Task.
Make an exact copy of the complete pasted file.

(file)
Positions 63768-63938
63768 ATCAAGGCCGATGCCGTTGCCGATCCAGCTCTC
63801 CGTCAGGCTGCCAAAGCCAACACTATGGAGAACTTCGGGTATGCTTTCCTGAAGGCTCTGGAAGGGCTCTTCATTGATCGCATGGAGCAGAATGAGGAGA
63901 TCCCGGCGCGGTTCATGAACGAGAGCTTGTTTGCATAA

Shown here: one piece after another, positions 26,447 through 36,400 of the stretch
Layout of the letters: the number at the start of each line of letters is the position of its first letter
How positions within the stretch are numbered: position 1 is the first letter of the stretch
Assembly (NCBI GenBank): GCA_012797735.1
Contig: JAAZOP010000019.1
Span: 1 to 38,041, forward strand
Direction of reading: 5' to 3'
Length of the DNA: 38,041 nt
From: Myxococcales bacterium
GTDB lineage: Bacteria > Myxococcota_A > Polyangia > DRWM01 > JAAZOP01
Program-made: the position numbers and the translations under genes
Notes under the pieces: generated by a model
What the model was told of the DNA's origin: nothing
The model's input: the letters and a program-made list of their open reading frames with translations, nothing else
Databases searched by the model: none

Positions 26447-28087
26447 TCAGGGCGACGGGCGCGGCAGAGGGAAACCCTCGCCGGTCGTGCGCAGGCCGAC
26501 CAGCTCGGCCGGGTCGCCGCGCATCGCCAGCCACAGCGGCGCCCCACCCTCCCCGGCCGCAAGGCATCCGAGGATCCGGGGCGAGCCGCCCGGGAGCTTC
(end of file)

Positions 63768-63938
63768 ATCAAGGCCGATGCCGTTGCCGATCCAGCTCTC
63801 CGTCAGGCTGCCAAAGCCAACACTATGGAGAACTTCGGGTATGCTTTCCTGAAGGCTCTGGAAGGGCTCTTCATTGATCGCATGGAGCAGAATGAGGAGA
63901 TCCCGGCGCGGTTCATGAACGAGAGCTTGTTTGCATAA

Shown here: one piece after another, positions 26,447 through 36,400 of the stretch
Layout of the letters: the number at the start of each line of letters is the position of its first letter
How positions within the stretch are numbered: position 1 is the first letter of the stretch
Assembly (NCBI GenBank): GCA_012797735.1
Contig: JAAZOP010000019.1
Span: 1 to 38,041, forward strand
Direction of reading: 5' to 3'
Length of the DNA: 38,041 nt
From: Myxococcales bacterium
GTDB lineage: Bacteria > Myxococcota_A > Polyangia > DRWM01 > JAAZOP01
Program-made: the position numbers and the translations under genes
Notes under the pieces: generated by a model
What the model was told of the DNA's origin: nothing
The model's input: the letters and a program-made list of their open reading frames with translations, nothing else
Databases searched by the model: none

Positions 26447-28087
26447 TCAGGGCGACGGGCGCGGCAGAGGGAAACCCTCGCCGGTCGTGCGCAGGCCGAC
26501 CAGCTCGGCCGGGTCGCCGCGCATCGCCAGCCACAGCGGCGCCCCACCCTCCCCGGCCGCAAGGCATCCGAGGATCCGGGGCGAGCCGCCCGGGAGCTTC